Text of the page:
Mark (Loren Farrand) can’t seem to catch a break. He’s a young ex-con who takes a job as a janitor, but when he decides to screw off at work and gets caught on video, his company loses their $30,000 contract, which pisses his boss Don (Wade Dienert) off to no end. Rather than firing Mark however, he gives him a chance to make things right. He wants Mark to rob a video store, clean out the register and the safe and bring him back the money. Mark reluctantly agrees and calls an old criminal acquaintance, asking him to set him up with a couple of thug types he can use for backup in the robbery. He can’t afford top of the line talent, but the guy offers him a couple of fresh, raw thugs that lack experience, but they can hold a gun and look tough. Mark accepts and the three of them plan the robbery. During the robbery, in which no one was supposed to shoot anyone, one of the thugs, shoots the clerk, Mark shoots him, the other thug runs away, Mark goes and shoots the guy who hooked him up with the thugs, gets picked up by his parole officer who turns out to be a sadistic cannibal apparently and is working with Don. Things go downhill from there for Mark unfortunately.
Empty Trash is a 26 minute short from director J.L. Sosa, and while it succeeds quite well from a technical film making standpoint, it unfortunately fails completely at the story level.
From a story standpoint, the film is only believable up to the point where Mark’s boss asks him to rob the video store to get revenge or to make up for the money he cost the company or whatever. The motive isn’t explained and isn’t clear at all. That was fine, as the motive wasn’t horribly important. Still, it would have been nice to have had it explained. After that, the whole thing just derailed and kept getting less and less believable as it went along. First off, Don assures Mark that the guy who runs the video store isn’t armed and that it’ll be a piece of cake to rob the place, yet Mark feels the need to call in two other thugs to back him up. Why? If the guy’s not armed, he should have been able to go in, get the money at gunpoint and then leave with it. No problem at all. Instead, he hires these two idiots, one of whom shoots the clerk for no reason whatsoever. I mean, zero reason. Mark then shoots the guy that did it, which didn’t make much sense either. What made even less sense is that when they went in to rob the place, they didn’t even bother putting on ski masks or anything to hide their identities. There were supposedly no surveillance cameras in the place, but the intention was to rob the place, not kill the guy, so not wearing masks totally left them open to being identified. They didn’t even wear gloves to avoid leaving fingerprints.
Then Mark ends up in some apartment building or something and runs into the guy he hired the thugs from. The guy knew what happened from the other thug who had run away, and was ready to shoot Mark in the stairwell even though it was his thug who screwed up. That was something else that didn’t make much sense, nor did the fact that Mark even ended up where that guy was, or the fact that Mark knew the guy was there and was going to try to kill him.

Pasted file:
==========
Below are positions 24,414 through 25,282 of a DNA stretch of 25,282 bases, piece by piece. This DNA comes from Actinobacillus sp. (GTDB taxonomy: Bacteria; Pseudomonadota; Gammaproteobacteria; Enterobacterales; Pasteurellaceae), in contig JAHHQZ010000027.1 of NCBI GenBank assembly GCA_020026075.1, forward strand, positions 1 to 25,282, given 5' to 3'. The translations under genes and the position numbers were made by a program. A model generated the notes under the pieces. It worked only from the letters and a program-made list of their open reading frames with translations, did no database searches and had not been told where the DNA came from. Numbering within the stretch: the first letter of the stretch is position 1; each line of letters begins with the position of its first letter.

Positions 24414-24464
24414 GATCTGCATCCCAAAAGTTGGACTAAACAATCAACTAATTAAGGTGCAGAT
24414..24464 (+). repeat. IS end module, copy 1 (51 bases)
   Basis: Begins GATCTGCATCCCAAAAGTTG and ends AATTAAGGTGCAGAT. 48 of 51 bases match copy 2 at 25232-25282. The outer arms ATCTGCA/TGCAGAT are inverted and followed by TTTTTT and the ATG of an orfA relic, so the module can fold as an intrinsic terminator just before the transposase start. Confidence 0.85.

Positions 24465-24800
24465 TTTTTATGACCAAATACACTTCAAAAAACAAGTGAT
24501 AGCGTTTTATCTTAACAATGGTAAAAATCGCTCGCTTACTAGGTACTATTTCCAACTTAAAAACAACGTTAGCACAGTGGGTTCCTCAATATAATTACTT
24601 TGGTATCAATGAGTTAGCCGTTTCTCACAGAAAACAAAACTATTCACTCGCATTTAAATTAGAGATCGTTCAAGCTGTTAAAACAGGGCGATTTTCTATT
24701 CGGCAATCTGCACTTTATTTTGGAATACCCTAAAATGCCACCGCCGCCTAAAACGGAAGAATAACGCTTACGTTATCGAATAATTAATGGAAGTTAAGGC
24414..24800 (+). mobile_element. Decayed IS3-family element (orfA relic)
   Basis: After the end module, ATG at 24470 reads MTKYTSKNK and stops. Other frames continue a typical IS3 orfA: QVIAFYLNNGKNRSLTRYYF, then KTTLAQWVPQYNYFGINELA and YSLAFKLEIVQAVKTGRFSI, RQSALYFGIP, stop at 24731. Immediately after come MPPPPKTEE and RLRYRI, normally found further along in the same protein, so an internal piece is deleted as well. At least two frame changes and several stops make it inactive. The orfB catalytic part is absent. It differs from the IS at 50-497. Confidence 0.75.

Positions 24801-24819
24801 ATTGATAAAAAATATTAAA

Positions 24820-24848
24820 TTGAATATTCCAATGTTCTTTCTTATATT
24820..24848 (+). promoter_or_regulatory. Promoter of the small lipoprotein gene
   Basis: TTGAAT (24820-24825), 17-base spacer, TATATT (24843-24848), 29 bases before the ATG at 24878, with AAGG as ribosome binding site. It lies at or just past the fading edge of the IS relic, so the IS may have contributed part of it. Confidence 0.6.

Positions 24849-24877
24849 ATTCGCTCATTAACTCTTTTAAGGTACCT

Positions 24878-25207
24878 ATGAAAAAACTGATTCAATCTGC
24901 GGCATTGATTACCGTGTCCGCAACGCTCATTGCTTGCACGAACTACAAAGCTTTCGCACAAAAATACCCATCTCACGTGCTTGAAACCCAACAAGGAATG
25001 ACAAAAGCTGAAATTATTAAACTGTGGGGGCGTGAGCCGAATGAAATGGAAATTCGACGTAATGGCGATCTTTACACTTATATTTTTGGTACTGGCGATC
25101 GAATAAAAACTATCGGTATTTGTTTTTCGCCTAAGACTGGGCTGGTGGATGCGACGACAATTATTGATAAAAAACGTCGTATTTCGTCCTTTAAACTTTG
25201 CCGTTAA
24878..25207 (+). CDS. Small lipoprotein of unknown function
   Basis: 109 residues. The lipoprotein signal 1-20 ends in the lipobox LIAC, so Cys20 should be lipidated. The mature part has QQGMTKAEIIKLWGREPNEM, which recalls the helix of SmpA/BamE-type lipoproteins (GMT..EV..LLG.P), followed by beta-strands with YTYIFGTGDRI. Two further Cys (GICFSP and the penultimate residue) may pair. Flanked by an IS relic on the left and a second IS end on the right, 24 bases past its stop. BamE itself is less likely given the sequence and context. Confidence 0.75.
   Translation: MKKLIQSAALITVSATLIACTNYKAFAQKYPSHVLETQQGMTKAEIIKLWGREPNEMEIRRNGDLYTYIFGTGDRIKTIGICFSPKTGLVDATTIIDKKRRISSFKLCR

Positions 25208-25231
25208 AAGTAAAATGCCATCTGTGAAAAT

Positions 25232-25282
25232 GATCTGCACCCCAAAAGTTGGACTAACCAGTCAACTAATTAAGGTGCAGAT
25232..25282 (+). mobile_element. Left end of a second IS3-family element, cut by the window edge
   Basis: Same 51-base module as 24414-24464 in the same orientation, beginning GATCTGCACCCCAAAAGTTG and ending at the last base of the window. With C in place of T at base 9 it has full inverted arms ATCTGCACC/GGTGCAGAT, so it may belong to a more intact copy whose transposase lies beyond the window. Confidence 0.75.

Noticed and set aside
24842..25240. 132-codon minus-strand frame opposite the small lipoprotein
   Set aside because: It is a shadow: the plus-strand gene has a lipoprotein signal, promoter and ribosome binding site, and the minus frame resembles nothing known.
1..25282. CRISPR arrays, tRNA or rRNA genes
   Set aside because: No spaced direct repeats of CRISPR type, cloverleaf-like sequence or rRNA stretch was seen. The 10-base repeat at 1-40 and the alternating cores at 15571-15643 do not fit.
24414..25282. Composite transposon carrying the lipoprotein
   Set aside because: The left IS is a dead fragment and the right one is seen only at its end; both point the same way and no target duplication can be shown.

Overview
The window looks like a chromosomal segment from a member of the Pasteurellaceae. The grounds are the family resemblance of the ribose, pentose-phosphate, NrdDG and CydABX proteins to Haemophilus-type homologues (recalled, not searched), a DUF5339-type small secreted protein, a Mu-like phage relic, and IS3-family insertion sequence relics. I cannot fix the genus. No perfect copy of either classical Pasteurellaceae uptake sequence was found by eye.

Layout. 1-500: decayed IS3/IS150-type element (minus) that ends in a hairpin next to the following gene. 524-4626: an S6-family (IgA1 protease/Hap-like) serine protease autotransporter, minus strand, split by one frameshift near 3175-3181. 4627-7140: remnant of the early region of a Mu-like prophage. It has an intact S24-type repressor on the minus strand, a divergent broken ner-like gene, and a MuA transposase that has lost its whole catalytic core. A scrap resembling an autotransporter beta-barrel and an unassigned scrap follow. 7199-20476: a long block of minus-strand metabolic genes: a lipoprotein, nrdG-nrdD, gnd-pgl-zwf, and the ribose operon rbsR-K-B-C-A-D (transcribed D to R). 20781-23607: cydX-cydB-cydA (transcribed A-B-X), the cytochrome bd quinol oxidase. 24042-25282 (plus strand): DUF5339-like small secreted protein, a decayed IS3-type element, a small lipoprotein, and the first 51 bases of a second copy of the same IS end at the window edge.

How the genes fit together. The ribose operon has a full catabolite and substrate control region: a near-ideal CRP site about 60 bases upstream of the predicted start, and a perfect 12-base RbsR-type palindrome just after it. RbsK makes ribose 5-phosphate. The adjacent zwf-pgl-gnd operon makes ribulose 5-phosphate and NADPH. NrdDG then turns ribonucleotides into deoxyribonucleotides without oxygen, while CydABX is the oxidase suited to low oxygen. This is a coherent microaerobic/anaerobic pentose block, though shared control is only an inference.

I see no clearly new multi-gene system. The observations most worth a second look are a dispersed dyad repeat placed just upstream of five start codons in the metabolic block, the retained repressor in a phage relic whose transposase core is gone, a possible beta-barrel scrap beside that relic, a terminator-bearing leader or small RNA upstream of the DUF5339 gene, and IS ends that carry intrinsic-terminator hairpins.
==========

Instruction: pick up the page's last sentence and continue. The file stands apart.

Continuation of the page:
Then Mark, after shooting that guy, runs outside and his parole officer just happens to drive up in a car. How did he know Mark was even there? It’s beyond coincidence that he’d just happen to randomly drive up right there, right then in the middle of the night. Mark wants him to take him to the police station because he’ll be safer in jail than out of it, but the guy jolts him with a stun gun and takes him back to Don, because apparently they’re working together. From there, his parole officer, who had up to now seemed like a normal guy who actually cared about Mark being out of jail and succeeding in life, has Mark tied to a chair and they proceed to beat and torture him, the P.O. even biting a chunk out of Mark’s cheek and eating it. Then, after driving him around in a van for whatever reason, right before they finally do kill him, the P.O. decides he needs to be circumcised first, because apparently he’s some kind of a religious nut in addition to being a cannibal and a sadist. And yes, he eats that too.
The story was just full of nonsensical plot twists and simply didn’t work. However, as I said, from a technical film making standpoint, the film was actually quite well made. It was well edited, the lighting was good, even in the dark scenes, the camera shots were all nicely set up and the sound was clear and understandable. All the technical skills were there to make a good film, and with a proper and believable story, this could have been a really great piece of work. Sadly it didn’t have that, so unfortunately, I can’t recommend this one. If you get a chance to see it in passing at a film festival or whatever, go ahead and see it. I wouldn’t say avoid it all together, but don’t go into it expecting the story to make a whole lot of sense.
I see the potential in director J.L. Sosa’s work here definitely and I think he has some great films ahead of him, and I’m sure he’ll develop his screenwriting abilities more and more in his future films.
If you’d like to find out more about this film, you can check out the film’s Facebook page here.